Monday, September 21, 2009

Methdology Monday with a reminder about unusual sources

Sally Phillips gave a presentation on "little used sources" at the Northwest Indiana Genealogical Society meeting this weekend, with lots of sprightly examples. Have you used yearbooks? Newspapers for more than just vital records? Censuses for more than just the obvious questions in the population schedule, including the fantastically detailed agricultural schedules for 1850, 1860, 1870, and 1880? Letters, diaries, and journals? Newsletters? City directories? (You may be surprised at how small a place supported the occasional city directory.)

In this vein I also call to mind Paula Stuart Warren's presentation at FGS on school records, of which there are more kinds than you ever dreamed.

With the exception of some digitized newspapers and city directories and letters, these sources are not as easy to locate, and not always as easy to use, as the more familiar ones. But they are worth the trouble. I once encountered an entire page that my grandmother had written about the value of studying mathematics, when she was a young woman teaching it in high school in northern Illinois.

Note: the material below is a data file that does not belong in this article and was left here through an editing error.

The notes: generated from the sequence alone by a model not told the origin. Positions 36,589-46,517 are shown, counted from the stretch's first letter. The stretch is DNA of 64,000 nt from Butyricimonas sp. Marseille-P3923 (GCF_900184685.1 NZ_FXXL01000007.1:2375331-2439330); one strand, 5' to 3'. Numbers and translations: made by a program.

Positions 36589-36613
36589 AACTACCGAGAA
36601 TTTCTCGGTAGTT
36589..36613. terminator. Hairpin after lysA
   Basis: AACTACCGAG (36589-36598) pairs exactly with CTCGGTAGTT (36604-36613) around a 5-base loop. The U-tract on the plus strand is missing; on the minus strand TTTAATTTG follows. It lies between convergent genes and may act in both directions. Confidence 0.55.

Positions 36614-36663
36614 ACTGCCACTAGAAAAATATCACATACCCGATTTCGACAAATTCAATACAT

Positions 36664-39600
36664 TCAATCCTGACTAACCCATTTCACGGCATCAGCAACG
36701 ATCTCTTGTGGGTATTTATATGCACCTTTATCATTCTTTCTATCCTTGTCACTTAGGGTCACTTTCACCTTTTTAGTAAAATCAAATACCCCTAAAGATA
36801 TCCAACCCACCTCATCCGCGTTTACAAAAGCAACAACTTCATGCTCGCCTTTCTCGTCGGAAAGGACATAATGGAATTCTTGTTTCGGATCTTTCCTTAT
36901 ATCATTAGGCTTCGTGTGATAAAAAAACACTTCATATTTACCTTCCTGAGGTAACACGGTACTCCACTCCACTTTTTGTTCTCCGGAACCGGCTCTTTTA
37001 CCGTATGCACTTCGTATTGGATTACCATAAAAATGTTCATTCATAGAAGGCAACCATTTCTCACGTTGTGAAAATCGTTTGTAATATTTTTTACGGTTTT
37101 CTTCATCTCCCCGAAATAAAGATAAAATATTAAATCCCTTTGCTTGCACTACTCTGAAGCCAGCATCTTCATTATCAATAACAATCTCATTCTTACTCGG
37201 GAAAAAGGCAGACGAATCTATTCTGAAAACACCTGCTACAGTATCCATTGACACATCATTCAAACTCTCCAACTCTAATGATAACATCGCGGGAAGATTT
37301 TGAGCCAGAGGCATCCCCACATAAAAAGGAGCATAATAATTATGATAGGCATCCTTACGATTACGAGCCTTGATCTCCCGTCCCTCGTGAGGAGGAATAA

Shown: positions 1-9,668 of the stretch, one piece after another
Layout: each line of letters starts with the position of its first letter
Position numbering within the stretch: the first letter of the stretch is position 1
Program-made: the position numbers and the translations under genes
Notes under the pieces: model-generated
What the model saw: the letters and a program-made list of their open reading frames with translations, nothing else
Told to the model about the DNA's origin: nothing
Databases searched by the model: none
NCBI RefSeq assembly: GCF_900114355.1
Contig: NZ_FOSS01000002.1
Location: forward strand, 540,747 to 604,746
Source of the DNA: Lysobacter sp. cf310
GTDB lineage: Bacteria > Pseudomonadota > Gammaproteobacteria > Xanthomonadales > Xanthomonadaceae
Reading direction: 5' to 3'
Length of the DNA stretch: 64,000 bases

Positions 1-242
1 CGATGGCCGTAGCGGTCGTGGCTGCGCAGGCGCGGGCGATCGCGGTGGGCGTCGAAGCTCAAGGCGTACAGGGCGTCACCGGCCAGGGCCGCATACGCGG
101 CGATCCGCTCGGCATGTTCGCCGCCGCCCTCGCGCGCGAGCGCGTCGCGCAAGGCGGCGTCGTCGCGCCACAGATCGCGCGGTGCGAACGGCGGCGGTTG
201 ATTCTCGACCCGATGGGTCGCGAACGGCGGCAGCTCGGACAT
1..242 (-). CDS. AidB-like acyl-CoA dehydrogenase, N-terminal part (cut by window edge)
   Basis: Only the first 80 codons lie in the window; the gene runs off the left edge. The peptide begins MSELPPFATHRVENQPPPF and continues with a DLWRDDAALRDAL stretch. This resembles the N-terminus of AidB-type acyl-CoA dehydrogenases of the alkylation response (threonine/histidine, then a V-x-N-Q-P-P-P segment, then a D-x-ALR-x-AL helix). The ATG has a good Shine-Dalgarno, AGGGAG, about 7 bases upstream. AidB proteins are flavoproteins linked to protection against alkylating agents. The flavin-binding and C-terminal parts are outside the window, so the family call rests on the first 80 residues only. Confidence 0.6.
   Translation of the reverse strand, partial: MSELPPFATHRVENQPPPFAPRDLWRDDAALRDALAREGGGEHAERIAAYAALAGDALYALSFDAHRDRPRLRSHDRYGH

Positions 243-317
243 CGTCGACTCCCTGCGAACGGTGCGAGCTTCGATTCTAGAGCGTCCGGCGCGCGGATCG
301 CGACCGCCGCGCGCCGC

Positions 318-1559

1 comment:

Sheryl Trudgian Jones said...

Thanks for the yearbook idea. I hadn't thought of that before. I have read and published a book called "Lillian's Diaries: Whispers of Galena's Past" and it is amazing how much genealogy info I have found in her 1913-1919 diaries. Not only for myself but for several of my readers - where their great grandmother went on her honeymoon, the verbal announcement of a grandmother of her new little grandson, what a family spent their money one, everyone's medical history, who was the minister of what church and how did he measure up! The diaries have made statistics flesh and blood people. Lillian also had a habit of noting in her diaries when the Galena Gazette published information about family and neighbors, which has made my task easy to look up information in the Gazette as I already have the day and date the article was printed. I am missing diaries 1920-1924 and am always searching for them - they have priceless info in them such as my father's birth, Lillian's sister's wedding, etc. Always thumb through the old books at sales, antique stores, etc. as you never know what ancestors wrote their diaries in for one thing and what info is in them.